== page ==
First Person: I'm Retired, but Didn't Start Saving Until I was in My 40s

Yahoo Contributor Network

Retirement is what every hard working person looks forward to. Associates who are fortunate enough to work for corporate America have a retirement plan built into their payroll accounts. I worked food and beverage for over 40 years relying on tips for survival. As a single, working mother, I was unable to save extra money until I was over 50. I always thought about retirement, but realistically putting money into a retirement account never happened.

I had wanted to retire at 65, but arthritis forced me to retire at 62. I relied on my 401K along with a retirement plan I never knew existed. I had not thought about these investments in the past but I sure was glad they were available to me now.

In order to be able to retire with my benefits, I made a lifestyle overhaul. I moved out of my apartment and moved in with my widowed sister who had retired the year before. Together, we went into the craft business which allowed us extra money. I let go of everything commercial, donating clothes, linens, towels, china, furniture, the works. I learned to live out of a suitcase. I moved only what I needed. We have time and enough money to visit our families for all the events and for vacation and gambling trips. The senior perks are very helpful to us and we take full advantage.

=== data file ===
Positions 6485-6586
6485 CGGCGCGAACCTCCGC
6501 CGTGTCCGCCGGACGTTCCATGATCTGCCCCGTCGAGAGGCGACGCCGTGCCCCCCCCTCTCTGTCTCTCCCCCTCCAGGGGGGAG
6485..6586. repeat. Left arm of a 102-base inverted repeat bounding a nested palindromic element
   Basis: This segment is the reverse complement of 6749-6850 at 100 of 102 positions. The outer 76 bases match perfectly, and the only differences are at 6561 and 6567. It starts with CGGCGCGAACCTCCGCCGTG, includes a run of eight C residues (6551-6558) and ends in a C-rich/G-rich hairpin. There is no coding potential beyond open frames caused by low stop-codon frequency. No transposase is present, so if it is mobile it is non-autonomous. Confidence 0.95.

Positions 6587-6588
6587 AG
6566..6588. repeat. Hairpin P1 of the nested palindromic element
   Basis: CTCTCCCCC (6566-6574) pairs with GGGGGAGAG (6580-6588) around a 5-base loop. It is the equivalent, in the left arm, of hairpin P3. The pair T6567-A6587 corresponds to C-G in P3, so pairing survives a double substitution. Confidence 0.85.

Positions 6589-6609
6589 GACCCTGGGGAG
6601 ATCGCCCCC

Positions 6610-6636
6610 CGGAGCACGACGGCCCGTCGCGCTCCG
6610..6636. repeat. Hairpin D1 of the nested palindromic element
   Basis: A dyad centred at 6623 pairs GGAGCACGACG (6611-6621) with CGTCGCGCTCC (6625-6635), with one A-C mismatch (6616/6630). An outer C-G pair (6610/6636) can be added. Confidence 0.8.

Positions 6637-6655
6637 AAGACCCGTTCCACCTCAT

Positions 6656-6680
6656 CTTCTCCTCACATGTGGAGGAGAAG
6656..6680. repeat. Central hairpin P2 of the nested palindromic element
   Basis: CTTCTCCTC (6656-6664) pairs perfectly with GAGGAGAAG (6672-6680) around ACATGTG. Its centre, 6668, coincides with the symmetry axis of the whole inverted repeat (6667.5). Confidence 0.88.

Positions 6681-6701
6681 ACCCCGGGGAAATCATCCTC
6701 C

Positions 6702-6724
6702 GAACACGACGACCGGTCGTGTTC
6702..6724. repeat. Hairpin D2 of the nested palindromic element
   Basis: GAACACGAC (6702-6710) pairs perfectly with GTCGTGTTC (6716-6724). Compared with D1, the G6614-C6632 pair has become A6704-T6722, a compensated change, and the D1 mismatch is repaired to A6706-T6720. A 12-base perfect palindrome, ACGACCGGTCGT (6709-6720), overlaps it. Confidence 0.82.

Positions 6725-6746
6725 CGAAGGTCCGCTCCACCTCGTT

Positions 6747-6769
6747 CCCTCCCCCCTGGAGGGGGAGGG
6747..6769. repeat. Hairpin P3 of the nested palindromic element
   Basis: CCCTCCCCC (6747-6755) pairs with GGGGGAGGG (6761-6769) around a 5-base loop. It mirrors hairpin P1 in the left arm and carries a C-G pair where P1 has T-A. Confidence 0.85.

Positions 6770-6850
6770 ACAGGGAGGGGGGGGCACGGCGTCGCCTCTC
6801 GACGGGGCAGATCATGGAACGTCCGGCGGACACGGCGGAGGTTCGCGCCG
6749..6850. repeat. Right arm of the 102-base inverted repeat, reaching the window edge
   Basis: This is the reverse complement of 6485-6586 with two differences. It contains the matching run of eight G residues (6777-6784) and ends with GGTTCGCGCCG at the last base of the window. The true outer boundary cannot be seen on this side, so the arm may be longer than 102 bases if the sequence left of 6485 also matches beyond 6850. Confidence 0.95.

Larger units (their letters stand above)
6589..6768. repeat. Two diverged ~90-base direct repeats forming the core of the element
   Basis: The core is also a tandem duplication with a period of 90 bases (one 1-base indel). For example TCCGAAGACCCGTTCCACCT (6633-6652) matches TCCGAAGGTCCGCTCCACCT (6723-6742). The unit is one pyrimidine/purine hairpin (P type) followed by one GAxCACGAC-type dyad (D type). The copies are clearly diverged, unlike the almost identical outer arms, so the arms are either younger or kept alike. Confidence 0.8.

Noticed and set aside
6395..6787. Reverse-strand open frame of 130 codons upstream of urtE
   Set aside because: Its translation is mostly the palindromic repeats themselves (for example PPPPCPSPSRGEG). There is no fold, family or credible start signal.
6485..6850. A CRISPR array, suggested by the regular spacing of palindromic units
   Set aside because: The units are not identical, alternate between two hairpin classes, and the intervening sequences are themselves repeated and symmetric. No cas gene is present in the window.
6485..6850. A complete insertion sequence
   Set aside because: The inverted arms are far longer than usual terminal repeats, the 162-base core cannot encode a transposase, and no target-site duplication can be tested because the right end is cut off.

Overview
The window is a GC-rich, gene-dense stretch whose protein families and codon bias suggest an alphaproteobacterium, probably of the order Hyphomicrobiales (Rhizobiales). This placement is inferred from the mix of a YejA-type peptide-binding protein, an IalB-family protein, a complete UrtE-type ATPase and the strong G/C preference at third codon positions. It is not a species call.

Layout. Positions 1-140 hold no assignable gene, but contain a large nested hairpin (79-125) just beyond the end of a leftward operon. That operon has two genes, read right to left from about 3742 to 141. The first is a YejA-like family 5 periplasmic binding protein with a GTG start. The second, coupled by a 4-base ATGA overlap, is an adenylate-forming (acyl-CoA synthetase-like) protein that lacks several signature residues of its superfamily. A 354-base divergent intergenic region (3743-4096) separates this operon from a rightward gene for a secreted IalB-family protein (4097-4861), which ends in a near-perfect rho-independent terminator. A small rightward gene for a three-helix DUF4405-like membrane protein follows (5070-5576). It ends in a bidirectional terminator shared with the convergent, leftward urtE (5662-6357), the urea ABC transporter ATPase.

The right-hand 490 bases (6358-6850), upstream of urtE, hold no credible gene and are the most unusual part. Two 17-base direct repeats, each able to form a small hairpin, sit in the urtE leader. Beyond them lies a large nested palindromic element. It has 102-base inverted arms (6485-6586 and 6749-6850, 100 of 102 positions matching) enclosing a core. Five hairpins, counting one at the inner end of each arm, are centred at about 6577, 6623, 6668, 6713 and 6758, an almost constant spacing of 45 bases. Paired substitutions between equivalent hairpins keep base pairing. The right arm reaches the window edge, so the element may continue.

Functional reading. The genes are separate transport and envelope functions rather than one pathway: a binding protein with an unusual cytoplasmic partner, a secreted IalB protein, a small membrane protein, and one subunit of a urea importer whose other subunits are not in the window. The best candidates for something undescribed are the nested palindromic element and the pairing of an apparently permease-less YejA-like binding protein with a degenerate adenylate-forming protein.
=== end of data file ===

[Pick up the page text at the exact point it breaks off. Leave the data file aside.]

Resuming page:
I do regret not being able to put away a sum of money every payday for my retirement. It was that or shoes and school clothes. Food on the table was more important than thinking 40 years down the road. The one thing that I can honestly say that I wish I could have done differently, would be to marry a rich man who actually loved me. That would have definitely made my retirement days easier. Honestly, learning to be meager and bringing myself to the core of life whereby I live on only what is necessary, has not been a bad thing.

The rules and regulations of retirement are changing along with society. Every person is different and their needs are as well. It is with wisdom that you make a retirement plan and do your very best to carry it out. If life should get in the way of your plans, then ride the wave of living as best you can.

*Note: This was written by a Yahoo! contributor. Do you have a personal finance story that you'd like to share? Sign up with the Yahoo! Contributor Network to start publishing your own finance articles.


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